Sometimes a single event can change your life forever. In the film ‘The Lookout’ directed by Scott Frank such a life altering occurrence haunts the protagonist and forces him into a moral dilemma. This film is one of the best examples of the growing genre, neo-noir. It keeps true to the style and feel of the old black and white classics most of us have come to love. At the same time this is in every respect a modern film that fully explores the humanity of the characters. It is elegant yet simplistic; merging a tight script, excellent performances and one of the best directorial debuts I have seen in a very long while. While the story falls apart somewhat in the last act this is a worthwhile film. Unfortunately, that is not a statement that can be said very often. ‘The Lookout’ is basically a heist flick but it goes off in a novel direction. The addition of a mentally and emotionally damaged main character adds a dimension to the story that is engrossing, pulling the audience in almost immediately. This is the kind of movie that makes independent films one of the greatest sources of entertainment around. Unlike those Hollywood big budget blockbusters that depend on incredible computer created effects the heart of this film is the dedicated and talent group of human beings that share their love for the art of cinema.
As the film begins Chris Pratt (Joseph Gordon-Levitt) is like so many local teen heroes; he believes that life will always be in his favor and that he is invincible. This hubris is gravely tested when he decides to show off for his girlfriend, Kelly (Laura Vandervoort) and a couple of friends one night. While driving home one dark night he proves his machismo by driving too fast with the headlights of the car off. Laughter soon turns to screams when the car crashes head on into a parked combine. In an instant the high school hockey star is left seriously injured, never to play hockey again. The two friends die in the crash and Kelly is left without a leg. Although He recovers physically Chris is left with permanent brain damage that affects his memory. He now has to keep a notebook with him constantly; writing down everything to avoid forgetting it. Chris is also left having to relearn many of the simple physical tasks others take for granted.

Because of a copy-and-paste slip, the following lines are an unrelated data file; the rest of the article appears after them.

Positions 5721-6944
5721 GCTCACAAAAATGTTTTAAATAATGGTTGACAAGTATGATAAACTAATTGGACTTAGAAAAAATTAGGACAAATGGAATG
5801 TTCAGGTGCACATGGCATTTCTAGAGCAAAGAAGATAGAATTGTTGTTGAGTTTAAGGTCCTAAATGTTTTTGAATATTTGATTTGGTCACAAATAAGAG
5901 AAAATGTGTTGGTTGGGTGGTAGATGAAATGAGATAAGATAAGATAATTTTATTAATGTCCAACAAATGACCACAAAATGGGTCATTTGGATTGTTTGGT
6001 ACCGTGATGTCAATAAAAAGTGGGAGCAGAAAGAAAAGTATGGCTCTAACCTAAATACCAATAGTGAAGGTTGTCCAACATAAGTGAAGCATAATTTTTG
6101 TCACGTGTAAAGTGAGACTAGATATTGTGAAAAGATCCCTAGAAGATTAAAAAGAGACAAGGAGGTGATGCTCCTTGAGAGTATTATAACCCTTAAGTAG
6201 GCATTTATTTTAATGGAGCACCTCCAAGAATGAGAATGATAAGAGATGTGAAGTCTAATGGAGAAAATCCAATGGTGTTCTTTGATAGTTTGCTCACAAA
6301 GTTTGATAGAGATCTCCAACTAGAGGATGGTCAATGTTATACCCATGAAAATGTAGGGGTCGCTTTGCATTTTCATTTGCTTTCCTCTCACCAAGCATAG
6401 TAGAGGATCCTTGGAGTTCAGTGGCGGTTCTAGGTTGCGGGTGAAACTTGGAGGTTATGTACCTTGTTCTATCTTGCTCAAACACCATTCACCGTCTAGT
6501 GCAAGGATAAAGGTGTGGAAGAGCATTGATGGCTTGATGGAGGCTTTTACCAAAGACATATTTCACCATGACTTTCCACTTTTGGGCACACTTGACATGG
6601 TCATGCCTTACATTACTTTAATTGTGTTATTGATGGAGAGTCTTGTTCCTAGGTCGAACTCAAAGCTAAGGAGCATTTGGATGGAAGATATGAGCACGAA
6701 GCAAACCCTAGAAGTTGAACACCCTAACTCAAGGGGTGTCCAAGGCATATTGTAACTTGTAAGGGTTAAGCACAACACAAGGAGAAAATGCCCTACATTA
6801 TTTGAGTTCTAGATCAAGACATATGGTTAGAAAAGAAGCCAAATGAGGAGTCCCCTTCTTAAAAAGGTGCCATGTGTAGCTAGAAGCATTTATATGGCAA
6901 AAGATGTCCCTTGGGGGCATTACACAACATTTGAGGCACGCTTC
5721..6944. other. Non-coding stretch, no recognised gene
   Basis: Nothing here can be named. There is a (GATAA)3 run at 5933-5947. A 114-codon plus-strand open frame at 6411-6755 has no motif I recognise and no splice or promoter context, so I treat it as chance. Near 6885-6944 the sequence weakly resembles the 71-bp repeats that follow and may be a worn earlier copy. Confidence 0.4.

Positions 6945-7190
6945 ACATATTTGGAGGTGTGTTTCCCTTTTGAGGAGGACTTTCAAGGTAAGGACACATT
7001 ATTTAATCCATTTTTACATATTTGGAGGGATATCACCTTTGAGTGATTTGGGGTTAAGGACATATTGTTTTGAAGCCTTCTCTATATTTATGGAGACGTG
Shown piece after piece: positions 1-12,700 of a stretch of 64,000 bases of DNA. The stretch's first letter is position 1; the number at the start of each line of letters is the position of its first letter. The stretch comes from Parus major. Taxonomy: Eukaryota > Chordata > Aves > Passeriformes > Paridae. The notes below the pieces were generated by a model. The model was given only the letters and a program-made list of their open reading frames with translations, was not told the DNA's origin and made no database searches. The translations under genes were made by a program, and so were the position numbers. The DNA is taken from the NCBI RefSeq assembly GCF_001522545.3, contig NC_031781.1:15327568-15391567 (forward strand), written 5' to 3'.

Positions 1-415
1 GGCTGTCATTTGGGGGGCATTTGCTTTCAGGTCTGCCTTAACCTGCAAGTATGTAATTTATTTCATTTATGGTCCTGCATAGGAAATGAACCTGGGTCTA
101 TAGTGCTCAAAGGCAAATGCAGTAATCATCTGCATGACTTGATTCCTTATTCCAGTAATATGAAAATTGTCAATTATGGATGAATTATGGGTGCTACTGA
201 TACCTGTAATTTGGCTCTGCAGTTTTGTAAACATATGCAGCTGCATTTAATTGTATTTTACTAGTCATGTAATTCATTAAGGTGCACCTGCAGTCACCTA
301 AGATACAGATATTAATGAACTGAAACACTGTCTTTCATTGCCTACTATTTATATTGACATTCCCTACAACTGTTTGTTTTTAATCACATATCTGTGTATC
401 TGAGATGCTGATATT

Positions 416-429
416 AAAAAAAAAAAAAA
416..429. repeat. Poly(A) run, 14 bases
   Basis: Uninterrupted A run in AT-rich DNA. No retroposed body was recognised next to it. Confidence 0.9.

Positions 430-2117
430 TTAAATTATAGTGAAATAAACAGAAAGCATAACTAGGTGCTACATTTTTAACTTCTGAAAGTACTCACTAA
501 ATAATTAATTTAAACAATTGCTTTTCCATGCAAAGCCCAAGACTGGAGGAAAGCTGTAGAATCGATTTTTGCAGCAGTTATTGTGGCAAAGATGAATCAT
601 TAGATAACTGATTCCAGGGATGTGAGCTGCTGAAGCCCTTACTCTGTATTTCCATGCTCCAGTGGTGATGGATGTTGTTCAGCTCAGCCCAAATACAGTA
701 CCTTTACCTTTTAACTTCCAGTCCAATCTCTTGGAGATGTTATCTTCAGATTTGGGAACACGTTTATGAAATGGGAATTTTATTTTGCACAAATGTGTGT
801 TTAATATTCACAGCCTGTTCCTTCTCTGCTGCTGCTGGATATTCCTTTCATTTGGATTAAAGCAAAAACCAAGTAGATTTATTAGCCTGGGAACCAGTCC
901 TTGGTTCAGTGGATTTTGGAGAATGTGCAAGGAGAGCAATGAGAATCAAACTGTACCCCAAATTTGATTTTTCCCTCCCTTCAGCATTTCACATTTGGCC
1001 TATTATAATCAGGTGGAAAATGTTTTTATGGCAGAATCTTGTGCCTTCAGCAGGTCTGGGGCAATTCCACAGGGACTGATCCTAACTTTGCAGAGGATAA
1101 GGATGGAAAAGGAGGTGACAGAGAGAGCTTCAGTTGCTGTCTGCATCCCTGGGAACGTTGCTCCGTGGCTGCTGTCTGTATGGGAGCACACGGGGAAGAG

Four years later Chris is still struggling with his disabilities. He has found menial work as the night janitor at the Noel State Bank & Trust. Chris shares a small apartment with a friend and mentor, Lewis (Jeff Daniels), a blind man with the dream of opening his own diner. Chris also has an ambition to become a bank teller but his affliction stands in his way. The bank manager, Mr. Tuttle (David Huband) wants to help but can’t take a chance on a teller who can’t remember most tasks. Chris is a very sociable sort of a guy. Among his friends is police deputy, Ted (Sergio Di Zio) who brings donuts to Chris and talks to him about his pregnant wife. One evening Chris stops off for a drink at a bar and is approached by Gary (Matthew Goode). Gary introduces himself telling Chris that he used to know his older sister, Alison (Janaya Stephens). In reality Gary is the head of a local gang that makes a living robbing banks. Later on they meet again at the bar only this time Gary is with a couple of less than demure young women. Also in the bar is a stripper named Luvlee Lemons (Isla Fisher). They all go back to Luvlee’s place where Chris exclaims that he would want to see Ms Lemons sans clothing. She seduces him much to his delight. When Chris tells Lewis about the evening he is suspicious of Gary. Gary invites Chris for a Thanksgiving dinner at a remote farm where he sees pictures of several banks including the one he works for. All Chris has to do is tell Gary when an armored truck delivers the money. Slowly Chris is pulled into something he knows is wrong. He is conflicted between doing what is right, his affection for Luvlee and his friendship with Lewis.